"Mary, Mary, quite contrary," could very well describe Mary Shannon, the protagonist of USA Network's "In Plain Sight."
Although the dedicated U.S. Marshal excels in guarding her charges in the Witness Protection Program (WITSEC), her interpersonal skills need work. Mary can't seem to talk to anyone without getting in some sort of strong disagreement. Although that's not necessarily surprising when she's confronting the bad guys, she's also quick to insult, crack inappropriate jokes or just plain argue in her personal relationships as well.
"The whole way through [reading the script] it felt like a part that was written for a boy," says Tony-nominated actress Mary McCormack, who appreciates her character's endearingly prickly attitude. "She's more complex, more edgy, funny, grumpy -- you rarely see girls like that. They usually have to be sort of the moral center of the show and know right from wrong."
But it's these unconventional qualities that get results where a more delicate touch would not. In Sunday's (June 1) premiere episode, Mary has the chutzpah to follow a potential suspect into the men's room where she proceeds to use soap in a creative way to intimidate him and ultimately get a much-needed lead. Mary isn't known for her cool head, and she takes out her frustrations on the poor shmucks who dare to withhold information from her.
Balancing Mary is partner Marshall Mann (Frederick Weller), whose idiosyncrasies take on a more cerebral bent -- whether it's informing Mary of the logic behind automobile nomenclature or whipping out his handy Russian or sign language skills.
"My character is a bit of an oddball, multi-faceted, complicated fellow," says Weller. "He's a trained killer who speaks a variety of languages and can repair his own chest wound from a gunshot using a plastic bottle and a straw. And he takes mambo lessons and plays Faro and Whist instead of poker."
Together they must perform a number of roles as WITSEC Marshals -- bodyguard, counselor, detective, errand boy, interrogator or muscle. And while the show has an expert to advise them for accuracy, don't expect "In Plain Sight" to reveal all of the program's secrets.
"The trick with this program, the reason it works and the reason people stay is that there's not a lot known about it," says McCormack. "Marshals take lifetime oaths to never speak about it even after they retire. They're all really serious how witnesses stay alive.
"We had a technical advisor who was government sanctioned and he was a retired Marshal," she adds. "His job was to sort of make sure we were on the right path and not doing anything wrong, but his job was also not to tell us too much. [The program] is kind of a fascinating system that works very well. They've never lost a witness, never had anyone die who hasn't broken the rules."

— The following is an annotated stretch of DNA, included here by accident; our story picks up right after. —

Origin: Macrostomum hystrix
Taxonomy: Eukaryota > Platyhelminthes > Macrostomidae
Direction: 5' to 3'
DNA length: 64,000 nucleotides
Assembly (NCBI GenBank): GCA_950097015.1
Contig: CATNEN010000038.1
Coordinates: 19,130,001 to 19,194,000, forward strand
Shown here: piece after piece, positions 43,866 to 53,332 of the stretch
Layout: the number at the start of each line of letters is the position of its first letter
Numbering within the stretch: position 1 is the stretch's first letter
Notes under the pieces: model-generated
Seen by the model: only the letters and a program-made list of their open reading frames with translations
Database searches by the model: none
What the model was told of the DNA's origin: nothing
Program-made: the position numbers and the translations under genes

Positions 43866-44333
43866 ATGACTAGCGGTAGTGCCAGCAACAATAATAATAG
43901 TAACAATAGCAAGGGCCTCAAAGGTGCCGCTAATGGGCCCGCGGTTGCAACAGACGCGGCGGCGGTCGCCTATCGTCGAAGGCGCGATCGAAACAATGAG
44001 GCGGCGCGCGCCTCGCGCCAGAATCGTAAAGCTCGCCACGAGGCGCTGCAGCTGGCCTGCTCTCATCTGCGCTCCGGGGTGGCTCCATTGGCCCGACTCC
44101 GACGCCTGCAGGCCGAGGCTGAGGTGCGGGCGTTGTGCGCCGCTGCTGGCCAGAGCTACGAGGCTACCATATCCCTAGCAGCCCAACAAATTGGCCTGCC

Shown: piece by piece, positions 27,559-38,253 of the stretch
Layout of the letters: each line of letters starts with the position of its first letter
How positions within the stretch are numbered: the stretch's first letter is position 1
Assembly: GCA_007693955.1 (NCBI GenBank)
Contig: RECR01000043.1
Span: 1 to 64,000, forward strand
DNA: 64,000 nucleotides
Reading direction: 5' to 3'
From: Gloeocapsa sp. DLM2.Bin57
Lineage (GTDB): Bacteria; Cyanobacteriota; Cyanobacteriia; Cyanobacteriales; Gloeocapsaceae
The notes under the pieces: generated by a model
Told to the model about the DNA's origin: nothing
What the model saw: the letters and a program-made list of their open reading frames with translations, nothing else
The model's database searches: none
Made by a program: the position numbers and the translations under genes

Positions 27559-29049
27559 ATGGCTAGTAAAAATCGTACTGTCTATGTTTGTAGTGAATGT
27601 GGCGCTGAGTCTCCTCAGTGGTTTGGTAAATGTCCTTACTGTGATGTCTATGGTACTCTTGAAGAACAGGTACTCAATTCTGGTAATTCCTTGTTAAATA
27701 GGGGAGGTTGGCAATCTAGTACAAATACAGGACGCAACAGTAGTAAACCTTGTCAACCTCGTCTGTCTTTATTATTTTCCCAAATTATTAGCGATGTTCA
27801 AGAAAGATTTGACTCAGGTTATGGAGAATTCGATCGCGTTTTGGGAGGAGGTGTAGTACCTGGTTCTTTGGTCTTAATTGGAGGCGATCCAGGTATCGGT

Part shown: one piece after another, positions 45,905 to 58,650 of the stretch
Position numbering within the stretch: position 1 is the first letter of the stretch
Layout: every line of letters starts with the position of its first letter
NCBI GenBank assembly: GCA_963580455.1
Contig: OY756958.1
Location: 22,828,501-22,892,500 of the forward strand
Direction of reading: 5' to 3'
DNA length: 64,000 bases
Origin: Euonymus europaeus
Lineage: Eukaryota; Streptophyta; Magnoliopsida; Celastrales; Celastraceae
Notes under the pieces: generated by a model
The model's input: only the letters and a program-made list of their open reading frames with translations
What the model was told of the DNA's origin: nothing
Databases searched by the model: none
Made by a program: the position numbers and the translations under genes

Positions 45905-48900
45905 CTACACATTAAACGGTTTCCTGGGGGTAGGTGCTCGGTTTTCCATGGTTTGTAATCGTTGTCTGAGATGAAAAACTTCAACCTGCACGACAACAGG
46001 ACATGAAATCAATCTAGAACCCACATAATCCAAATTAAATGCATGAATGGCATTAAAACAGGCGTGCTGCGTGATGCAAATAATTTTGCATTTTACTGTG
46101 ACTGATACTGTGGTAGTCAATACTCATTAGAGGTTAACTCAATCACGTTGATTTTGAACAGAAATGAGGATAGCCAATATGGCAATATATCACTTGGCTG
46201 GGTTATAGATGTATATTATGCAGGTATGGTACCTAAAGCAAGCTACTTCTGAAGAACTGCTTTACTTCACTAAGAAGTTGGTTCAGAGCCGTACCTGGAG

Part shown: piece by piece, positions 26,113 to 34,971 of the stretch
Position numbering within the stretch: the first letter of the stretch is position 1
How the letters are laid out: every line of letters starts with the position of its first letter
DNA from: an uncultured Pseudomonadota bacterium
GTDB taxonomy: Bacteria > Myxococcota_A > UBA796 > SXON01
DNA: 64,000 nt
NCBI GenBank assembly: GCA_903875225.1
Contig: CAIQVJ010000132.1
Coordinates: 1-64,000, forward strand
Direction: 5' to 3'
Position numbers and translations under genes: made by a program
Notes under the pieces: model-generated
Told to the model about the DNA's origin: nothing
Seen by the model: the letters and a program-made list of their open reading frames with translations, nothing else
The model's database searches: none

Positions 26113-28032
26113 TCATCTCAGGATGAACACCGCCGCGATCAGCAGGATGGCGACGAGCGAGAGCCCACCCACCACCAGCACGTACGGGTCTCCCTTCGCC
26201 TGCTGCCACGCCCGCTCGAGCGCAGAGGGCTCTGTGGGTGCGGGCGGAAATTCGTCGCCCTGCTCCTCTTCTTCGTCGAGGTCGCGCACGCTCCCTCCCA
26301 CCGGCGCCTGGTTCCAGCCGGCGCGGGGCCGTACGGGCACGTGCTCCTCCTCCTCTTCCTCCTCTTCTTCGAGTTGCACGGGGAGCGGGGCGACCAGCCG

In the premiere, Mary and Marshall work with two types of witnesses: a Mafia informer and an innocent bookkeeper who came across the wrong information. Regardless of their backgrounds, both are in mortal danger and flee to New Mexico to begin anew, leaving behind their loved ones.
"I had assumed that WITSEC was basically turned mobsters," says Weller, "but I think our guy said that 40 percent are completely innocent people who just need protection for organized criminals. That was an eye-opener for me.
"Also, [I learned of] the extent to which the U.S. Marshals in the WITSEC program are very physically dangerous. They're supposedly the best in the world at kicking down doors and are frequently borrowed by the other branches of the U.S. Marshal Service just for that purpose, just for kind of SWAT-type situations."
The stress and secrecy of the job means that Mary and Marshall are more often together than with friends or family. It's no wonder then that the partners have a complicated relationship.
"He's in love with Mary, secretly for the most part and unrequitedly for the most part," muses Weller. "There are times when it seems like Mary reciprocates his affections, but Mary might argue otherwise.
"He is a vital source of information for Mary frequently, but sometimes he has the same flaws that that famous Spock displayed in that his intellectualism is sometimes deficient for the situation. Sometimes you need a passionate, slightly irrational go-getter like Mary. So in ways, it resembles the Spock/Kirk dynamic except if Spock were madly in love with Captain Kirk."
Besides Marshall and the witnesses, others who make demands on Mary's time include her lover Raphael (Cristian de la Fuente), a few others in law enforcement with crushes on her, a troublemaker younger sister, Brandi (Nichole Hiltz), and her alcoholic maternally challenged mother Jinx (Lesley Ann Warren). Is it any wonder that Mary is so contrary?
"In Plain Sight" debuts on USA Network on Sunday, June 1.Copyright © 2015, Los Angeles Times